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Effects of Male Misrepresentation in Media

By Alyssa Fea

It’s not news that the media misrepresents women. Society largely accepts this fact, but have we given enough thought to how men are portrayed? We believe that the disparate narratives are interrelated. It’s time to start thinking about how to improve the way media tells men to think, act, love and parent their children. At Frank About Women, we stand behind the idea that if you can’t see it, you can’t be it. We see the need for media to characterize men realistically and positively. Ultimately, gender stereotypes can be dramatically altered for ALL by ending the striving for hypermasculinity.


In Ronald F. Levant’s book Masculinity Reconstructed, media demonstrates masculinity as “restricted emotions; sex disconnected from intimacy; pursuit of achievement; self-reliance; strength; and aggression.” Traditional characteristics of masculinity are made to seem so correct and natural that our culture has come to normalize the submission of women. In reality, these traits are not true of many men. A study published by Vox Media (as noted by Amanda Marcotte; see “Sources,” below) reports that most men will reject traditional notions attributed to their gender: 25 percent of men didn’t identify as “more masculine.” Though many men don’t agree with traditional patterns of masculinity, they may not believe that there are other men who feel the same way.


Hypermasculinity has continued throughout history because the social norms, and now the media, consistently celebrate it. Hypermasculine expectations are tough; when men experience normal emotions, they are encouraged not to show them. But these norms can be combated by sources of “good media.” You may ask, “What is this ‘good media’”? In this new world, adult men are displayed as role models and feel openly, act respectfully and treat women fairly. They exemplify respect and stand up for women when they are treated wrongly.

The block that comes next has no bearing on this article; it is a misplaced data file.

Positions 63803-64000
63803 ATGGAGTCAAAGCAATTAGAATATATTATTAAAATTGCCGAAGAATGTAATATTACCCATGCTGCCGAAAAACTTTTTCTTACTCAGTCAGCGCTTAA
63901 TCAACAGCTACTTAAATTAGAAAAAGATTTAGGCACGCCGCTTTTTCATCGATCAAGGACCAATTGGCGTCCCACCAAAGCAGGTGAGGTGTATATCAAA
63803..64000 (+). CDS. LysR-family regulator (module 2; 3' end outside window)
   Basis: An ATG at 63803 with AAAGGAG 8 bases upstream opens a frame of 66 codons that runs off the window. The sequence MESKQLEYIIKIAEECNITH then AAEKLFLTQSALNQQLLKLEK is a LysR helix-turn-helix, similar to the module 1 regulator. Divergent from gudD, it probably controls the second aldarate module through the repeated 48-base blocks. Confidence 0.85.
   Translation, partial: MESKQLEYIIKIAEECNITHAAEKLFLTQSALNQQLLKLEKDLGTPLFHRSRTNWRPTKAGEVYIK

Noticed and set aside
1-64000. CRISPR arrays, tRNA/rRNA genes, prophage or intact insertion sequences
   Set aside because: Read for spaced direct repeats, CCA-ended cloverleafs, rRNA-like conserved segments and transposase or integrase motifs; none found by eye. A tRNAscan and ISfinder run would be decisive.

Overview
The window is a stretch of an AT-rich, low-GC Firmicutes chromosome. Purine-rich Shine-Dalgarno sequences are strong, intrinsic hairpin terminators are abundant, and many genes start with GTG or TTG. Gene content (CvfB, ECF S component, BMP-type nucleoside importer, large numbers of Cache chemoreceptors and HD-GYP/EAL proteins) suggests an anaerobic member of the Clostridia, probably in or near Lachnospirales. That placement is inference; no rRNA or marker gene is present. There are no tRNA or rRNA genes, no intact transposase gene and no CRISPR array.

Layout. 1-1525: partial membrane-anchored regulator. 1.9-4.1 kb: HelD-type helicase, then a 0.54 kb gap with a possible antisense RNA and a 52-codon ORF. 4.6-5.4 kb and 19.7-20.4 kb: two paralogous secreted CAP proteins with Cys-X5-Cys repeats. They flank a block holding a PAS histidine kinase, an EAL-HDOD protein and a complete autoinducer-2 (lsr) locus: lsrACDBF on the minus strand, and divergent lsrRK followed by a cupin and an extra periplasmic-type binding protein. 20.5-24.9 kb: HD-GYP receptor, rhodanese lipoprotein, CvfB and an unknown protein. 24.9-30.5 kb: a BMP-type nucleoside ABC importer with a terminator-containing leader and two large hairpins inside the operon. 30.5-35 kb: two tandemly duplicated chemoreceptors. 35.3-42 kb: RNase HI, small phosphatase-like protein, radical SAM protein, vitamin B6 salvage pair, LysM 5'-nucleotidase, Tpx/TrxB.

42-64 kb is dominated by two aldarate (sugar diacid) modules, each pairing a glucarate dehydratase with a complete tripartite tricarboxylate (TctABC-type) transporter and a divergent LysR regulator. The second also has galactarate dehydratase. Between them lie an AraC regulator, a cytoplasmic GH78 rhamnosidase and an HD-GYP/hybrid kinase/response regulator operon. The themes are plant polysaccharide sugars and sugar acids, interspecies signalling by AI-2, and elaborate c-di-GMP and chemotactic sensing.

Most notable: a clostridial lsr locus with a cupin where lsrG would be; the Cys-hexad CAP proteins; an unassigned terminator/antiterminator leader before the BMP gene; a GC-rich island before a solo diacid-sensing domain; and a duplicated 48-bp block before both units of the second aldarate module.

“Good media” will help abolish harmful gender roles and encourage equality among the sexes. Advertisements need to celebrate men who offer more than stereotypical masculine values. Gender roles are changing, especially when it comes to expanding a man’s role around the home. Still, commercials show men in the kitchen only 2% of the time. Many women would likely be thrilled to see a competent man using a kitchen-cleaning product. Showing men this way is not just the right thing to do — it’s also the responsible thing.


Have you thought about the way your brand portrays males in published media? Let us help you think more on this topic and ensure that you are showing men in a realistic and positive manner to help uplift both genders in society. If male representation is portrayed realistically, female representation will change as well.






Alyssa Fea About the Author
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